Heading to Europe? Then take to the roads in the cheapest way possible – with a European bike share scheme. They’re convenient, affordable and a great way to get to know a city without blistered feet and all the hassles and confusions of dirty, crowed public transport. With bike share schemes you just sign up, ride until you’re tired, and then bid your trusty bike goodbye forever at the docking station in the certain knowledge that another just like it will be waiting around the corner when you need it.
Many European cities and towns now have excellent bike sharing schemes so look out for them wherever you travel. But if you’re visiting any of these major centres you’re in for a treat because these are five of the best bike share schemes in Europe.
1. Paris, France – Vélib
In true Parisian style, the Vélib bike sharing system has become the icon of the continent’s non-motorised transport solutions. While Parisians initially turned their noses up to no longer being able to swear at foreign map carriers sauntering through the Metro, these days it seems everyone and their baguette is taking to the streets in one of the 23000-odd available bicycles.
It’s also the perfect way for visitors to get around town. Much of Paris is pleasantly flat, there are more cycle paths than you’ll be able to ride on and 1800 stations at which to dock your bike. Drivers may not exactly respect cyclists, but at least they no longer seem to actively steer in their direction. It’s also significantly cheaper than any other mode of transport in the city, and there’s a handy Vélib app to make sure you find the nearest station before your 30 minutes of free time runs out.
Vélib rides go further than simply being a functional way to get around town – scenic routes abound, and with stations every few hundred meters in the inner-city you can easily lose yourself in a ride along the Seine and still stumble across a station before your legs call it a day. If you’re feeling a little timid, there’s even an option to go on a guided Vélib tour, but that’ll require you to wear a brightly coloured vest and will definitely earn you the scorn of the pressed-for-time Parisian bikers who will identify you as a soft target.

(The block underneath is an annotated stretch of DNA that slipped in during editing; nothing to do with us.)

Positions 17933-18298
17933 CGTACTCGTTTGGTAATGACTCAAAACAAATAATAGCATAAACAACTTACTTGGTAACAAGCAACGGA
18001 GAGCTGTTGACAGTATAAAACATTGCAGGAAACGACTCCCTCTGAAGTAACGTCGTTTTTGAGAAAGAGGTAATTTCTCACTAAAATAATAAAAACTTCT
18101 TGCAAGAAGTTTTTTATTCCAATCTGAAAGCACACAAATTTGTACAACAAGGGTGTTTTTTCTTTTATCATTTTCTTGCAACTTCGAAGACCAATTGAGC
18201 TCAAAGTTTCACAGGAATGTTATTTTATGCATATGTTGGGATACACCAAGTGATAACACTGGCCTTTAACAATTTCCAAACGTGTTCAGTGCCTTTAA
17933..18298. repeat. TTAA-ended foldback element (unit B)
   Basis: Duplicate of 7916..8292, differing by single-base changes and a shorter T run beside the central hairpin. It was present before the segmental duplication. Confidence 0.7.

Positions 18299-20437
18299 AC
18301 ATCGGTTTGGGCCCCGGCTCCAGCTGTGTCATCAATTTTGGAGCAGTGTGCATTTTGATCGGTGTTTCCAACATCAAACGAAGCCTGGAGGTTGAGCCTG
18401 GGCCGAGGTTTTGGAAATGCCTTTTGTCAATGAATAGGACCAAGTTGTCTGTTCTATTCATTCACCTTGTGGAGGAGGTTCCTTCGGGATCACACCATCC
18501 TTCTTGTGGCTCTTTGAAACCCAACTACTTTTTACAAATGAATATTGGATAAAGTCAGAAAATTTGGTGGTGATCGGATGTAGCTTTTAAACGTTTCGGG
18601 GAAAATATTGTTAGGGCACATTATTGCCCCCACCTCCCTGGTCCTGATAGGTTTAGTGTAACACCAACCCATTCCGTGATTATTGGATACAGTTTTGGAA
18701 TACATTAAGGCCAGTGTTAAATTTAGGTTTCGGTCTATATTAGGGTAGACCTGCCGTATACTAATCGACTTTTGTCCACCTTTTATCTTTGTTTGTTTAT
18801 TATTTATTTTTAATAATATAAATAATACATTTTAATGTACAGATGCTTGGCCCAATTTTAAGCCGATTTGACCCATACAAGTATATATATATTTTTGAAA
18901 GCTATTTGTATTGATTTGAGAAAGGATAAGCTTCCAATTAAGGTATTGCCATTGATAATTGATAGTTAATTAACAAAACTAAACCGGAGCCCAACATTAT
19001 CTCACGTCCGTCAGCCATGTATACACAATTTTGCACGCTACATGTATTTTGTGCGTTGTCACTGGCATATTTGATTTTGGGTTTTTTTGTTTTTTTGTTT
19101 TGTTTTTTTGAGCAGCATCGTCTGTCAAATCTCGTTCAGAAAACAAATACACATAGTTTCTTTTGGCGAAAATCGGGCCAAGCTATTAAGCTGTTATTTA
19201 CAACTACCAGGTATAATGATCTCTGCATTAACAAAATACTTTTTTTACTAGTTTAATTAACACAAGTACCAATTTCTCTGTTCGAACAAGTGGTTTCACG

2. Warsaw, Poland – Veturilo
Poland’s capital city is home to the country’s largest bike share scheme. This still means it’s considerably smaller than other European cities, but it’s fast become one of the most popular – and enjoyable – ways to get around town. In 2015 the Veturilo system rented out two million bicycles, and there are currently 200 stations to abandon your bike at when the going gets tough. The system usually halts over the harsher winter months, which is probably to save the extremities of over-eager tourists who don’t know any better.
Occasional uphills aside, Warsaw is a cyclist’s dream – beautiful green spaces like Łazienki Park offer pathways wide enough for you to embarrassingly practice that no-hands-on-the-handlebars manoeuvre without taking out too many babies in strollers; roads are chaotic enough to get the adrenaline flowing but are still manageable; and there are also a few kilometres of cycle paths and pedestrian corridors in the Old Town where you can bump along in true suspension-free bike share style.
3. Berlin, Germany – Call a Bike
The initial appeal of Berlin’s bike share scheme may be to avoid the costly public transport system that seldom seems to go where you want it to when you want it to, in an acceptable amount of time. And also to cover distances that are simply impractical on foot given the sprawling mass that is Berlin.
But the Berlin hipsters also seem to be onto something – when you hop on a bike in the German capital you’ll feel a sense of freedom and satisfaction that gives you a whole new appreciation for the city. It seems the flat whites and craft beers simply taste better when you reach the hole-in-the-wall, by-invite-only establishment on two wheels. And while a bespoke matt-black fixie would be first choice here, as a tourist you may just have to settle for one of the clunky but functional Call a Bike beasts.